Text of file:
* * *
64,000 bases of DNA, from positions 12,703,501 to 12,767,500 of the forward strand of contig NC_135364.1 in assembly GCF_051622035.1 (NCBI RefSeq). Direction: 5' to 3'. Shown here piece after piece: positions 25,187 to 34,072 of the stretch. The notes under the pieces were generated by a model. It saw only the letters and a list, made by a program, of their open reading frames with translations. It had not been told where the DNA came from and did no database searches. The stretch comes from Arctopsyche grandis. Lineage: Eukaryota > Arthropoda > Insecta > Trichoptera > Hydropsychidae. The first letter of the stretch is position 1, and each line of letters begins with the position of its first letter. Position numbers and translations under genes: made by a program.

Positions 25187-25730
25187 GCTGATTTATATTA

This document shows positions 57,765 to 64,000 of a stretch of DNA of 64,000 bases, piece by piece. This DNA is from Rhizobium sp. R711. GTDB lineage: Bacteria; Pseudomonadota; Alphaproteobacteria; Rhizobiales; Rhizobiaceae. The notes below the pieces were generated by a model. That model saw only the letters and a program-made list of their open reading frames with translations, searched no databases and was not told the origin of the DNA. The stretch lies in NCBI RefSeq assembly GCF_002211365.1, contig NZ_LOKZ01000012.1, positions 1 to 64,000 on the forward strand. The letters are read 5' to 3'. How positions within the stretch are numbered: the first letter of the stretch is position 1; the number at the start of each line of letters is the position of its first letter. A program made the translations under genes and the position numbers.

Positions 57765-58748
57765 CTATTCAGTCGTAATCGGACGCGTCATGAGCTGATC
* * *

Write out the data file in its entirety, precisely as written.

64,000 bases of DNA, from positions 12,703,501 to 12,767,500 of the forward strand of contig NC_135364.1 in assembly GCF_051622035.1 (NCBI RefSeq). Direction: 5' to 3'. Shown here piece after piece: positions 25,187 to 34,072 of the stretch. The notes under the pieces were generated by a model. It saw only the letters and a list, made by a program, of their open reading frames with translations. It had not been told where the DNA came from and did no database searches. The stretch comes from Arctopsyche grandis. Lineage: Eukaryota > Arthropoda > Insecta > Trichoptera > Hydropsychidae. The first letter of the stretch is position 1, and each line of letters begins with the position of its first letter. Position numbers and translations under genes: made by a program.

Positions 25187-25730
25187 GCTGATTTATATTA

This document shows positions 57,765 to 64,000 of a stretch of DNA of 64,000 bases, piece by piece. This DNA is from Rhizobium sp. R711. GTDB lineage: Bacteria; Pseudomonadota; Alphaproteobacteria; Rhizobiales; Rhizobiaceae. The notes below the pieces were generated by a model. That model saw only the letters and a program-made list of their open reading frames with translations, searched no databases and was not told the origin of the DNA. The stretch lies in NCBI RefSeq assembly GCF_002211365.1, contig NZ_LOKZ01000012.1, positions 1 to 64,000 on the forward strand. The letters are read 5' to 3'. How positions within the stretch are numbered: the first letter of the stretch is position 1; the number at the start of each line of letters is the position of its first letter. A program made the translations under genes and the position numbers.

Positions 57765-58748
57765 CTATTCAGTCGTAATCGGACGCGTCATGAGCTGATC